Ireland to narrowly miss target to relocate 600 asylum seekers

State has performed well compared with other EU countries, Amnesty says

Ireland is set to narrowly miss out on its pledge to relocate 600 asylum seekers from Greece and Italy within two years under a scheme agreed with European Union member states.

However, Amnesty International Ireland has pointed out that the country has performed relatively well in settling 552 asylum seekers over the past two years, or 92 per cent of its legal commitment, compared with most EU countries.

To date, it says EU member states have fulfilled less than a third of their asylum relocation promises.

Colm O’Gorman, Amnesty’s executive director, said: “Two years after this scheme was agreed, most EU member states have fundamentally failed refugees and asylum seekers, shirking their responsibilities and leaving thousands abandoned in Italy and Greece.”


He acknowledged the Government’s assertions that delays were not on the Irish end and he urged Ministers to press for a fairer and more effective solution to Europe’s refugee crisis.

European court

“Other EU countries must step up and make good on the promises they made, or risk being taken to the European court and potentially facing tough penalties,” Mr O’Gorman said.

According to Amnesty, Poland and Hungary – who both refused to accept any asylum seekers from Italy and Greece – have the worst records.

Slovakia, which unsuccessfully challenged the relocation scheme in the European Court of Justice, has accepted just 16 of the 902 asylum seekers it was assigned, while the Czech Republic has relocated 12 of 2,691. Spain has fulfilled just 14 per cent of its quota.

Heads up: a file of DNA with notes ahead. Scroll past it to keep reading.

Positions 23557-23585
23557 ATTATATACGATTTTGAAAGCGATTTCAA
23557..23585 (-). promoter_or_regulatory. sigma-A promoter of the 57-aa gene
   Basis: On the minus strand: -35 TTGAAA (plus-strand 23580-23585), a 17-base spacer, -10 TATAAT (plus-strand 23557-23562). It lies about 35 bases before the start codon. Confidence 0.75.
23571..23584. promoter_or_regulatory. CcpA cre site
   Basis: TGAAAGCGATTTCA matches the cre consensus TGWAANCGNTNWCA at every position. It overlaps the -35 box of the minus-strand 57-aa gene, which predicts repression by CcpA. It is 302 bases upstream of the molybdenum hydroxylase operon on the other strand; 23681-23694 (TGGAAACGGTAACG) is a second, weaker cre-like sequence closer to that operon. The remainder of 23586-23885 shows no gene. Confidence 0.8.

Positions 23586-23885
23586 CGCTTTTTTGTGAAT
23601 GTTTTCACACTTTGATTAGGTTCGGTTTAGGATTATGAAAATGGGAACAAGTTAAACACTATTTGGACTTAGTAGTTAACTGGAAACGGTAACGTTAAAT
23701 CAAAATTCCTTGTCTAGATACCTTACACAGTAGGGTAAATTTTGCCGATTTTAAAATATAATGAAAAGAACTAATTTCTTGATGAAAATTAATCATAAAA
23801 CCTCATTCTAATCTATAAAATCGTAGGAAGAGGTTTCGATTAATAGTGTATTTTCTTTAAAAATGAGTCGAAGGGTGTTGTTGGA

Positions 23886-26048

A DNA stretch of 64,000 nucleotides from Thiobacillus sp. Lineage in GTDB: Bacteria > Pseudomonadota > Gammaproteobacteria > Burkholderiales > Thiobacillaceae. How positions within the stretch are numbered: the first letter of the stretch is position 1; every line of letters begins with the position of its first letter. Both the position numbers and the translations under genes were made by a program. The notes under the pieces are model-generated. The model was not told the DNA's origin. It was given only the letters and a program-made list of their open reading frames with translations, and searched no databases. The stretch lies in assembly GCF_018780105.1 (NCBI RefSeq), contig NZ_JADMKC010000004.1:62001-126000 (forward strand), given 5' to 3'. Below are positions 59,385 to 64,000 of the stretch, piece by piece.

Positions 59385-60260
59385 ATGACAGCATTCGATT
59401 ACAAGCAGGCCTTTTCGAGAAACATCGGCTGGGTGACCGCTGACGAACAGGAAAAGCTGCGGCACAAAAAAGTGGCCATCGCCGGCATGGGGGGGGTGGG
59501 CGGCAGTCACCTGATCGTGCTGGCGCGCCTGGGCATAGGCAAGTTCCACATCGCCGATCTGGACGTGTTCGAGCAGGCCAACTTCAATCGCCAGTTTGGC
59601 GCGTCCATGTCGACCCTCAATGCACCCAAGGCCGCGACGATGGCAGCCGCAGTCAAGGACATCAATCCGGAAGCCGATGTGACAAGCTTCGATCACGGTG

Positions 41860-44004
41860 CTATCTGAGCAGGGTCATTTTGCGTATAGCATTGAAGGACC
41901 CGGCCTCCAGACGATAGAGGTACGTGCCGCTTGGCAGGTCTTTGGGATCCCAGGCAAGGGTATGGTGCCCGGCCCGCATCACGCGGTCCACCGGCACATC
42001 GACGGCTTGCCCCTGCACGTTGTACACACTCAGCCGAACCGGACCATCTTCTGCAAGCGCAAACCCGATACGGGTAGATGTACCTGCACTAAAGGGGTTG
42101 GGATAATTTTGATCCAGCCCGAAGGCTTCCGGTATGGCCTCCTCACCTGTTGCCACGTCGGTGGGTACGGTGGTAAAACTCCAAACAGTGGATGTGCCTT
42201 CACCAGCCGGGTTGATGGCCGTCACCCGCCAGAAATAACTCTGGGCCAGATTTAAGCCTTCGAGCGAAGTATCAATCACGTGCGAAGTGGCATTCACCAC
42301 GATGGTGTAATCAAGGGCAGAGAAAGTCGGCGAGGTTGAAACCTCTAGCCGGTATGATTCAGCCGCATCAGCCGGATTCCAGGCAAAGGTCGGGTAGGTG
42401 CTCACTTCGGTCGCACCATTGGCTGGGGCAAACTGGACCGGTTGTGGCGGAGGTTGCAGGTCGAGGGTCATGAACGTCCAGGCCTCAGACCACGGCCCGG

Malta is the only EU country that has fulfilled its quota. Norway and Liechtenstein, who opted in to the scheme voluntarily, have both fulfilled their commitments to relocate 1,500 and 10 asylum seekers, respectively.

Finland has also performed well, welcoming 1,951 asylum seekers, or 94 per cent of its legal commitment.

While the Government initially pledged to accept 600 asylum seekers, it has since gone on to raise this number to 4,000 under an expanded refugee protection programme involving the EU and UNHCR.

Amnesty has welcomed these moves and the Government’s commitment to establish a community sponsorship programme for refugees.

Mr O'Gorman said this model has been enormously successful in Canada and a number of other countries – such as the UK, Argentina and New Zealand – are beginning to develop similar programmes.

“During a visit to Canada earlier this year, I saw the community sponsorship programme in action. I saw communities coming together with a fantastic sense of purpose to support refugees as they settled into their new lives.

“The programme delivers really positive outcomes for refugees, as well as strengthening, deepening and enriching host communities. People in Ireland have been very generous in their support and solidarity with people forced to flee their homes.

Mr O’Gorman added: “Ireland is a welcoming country; a programme like this allows us to extend a welcome to those who desperately need our support.”

Carl O'Brien

Carl O'Brien

Carl O'Brien is Education Editor of The Irish Times. He was previously chief reporter and social affairs correspondent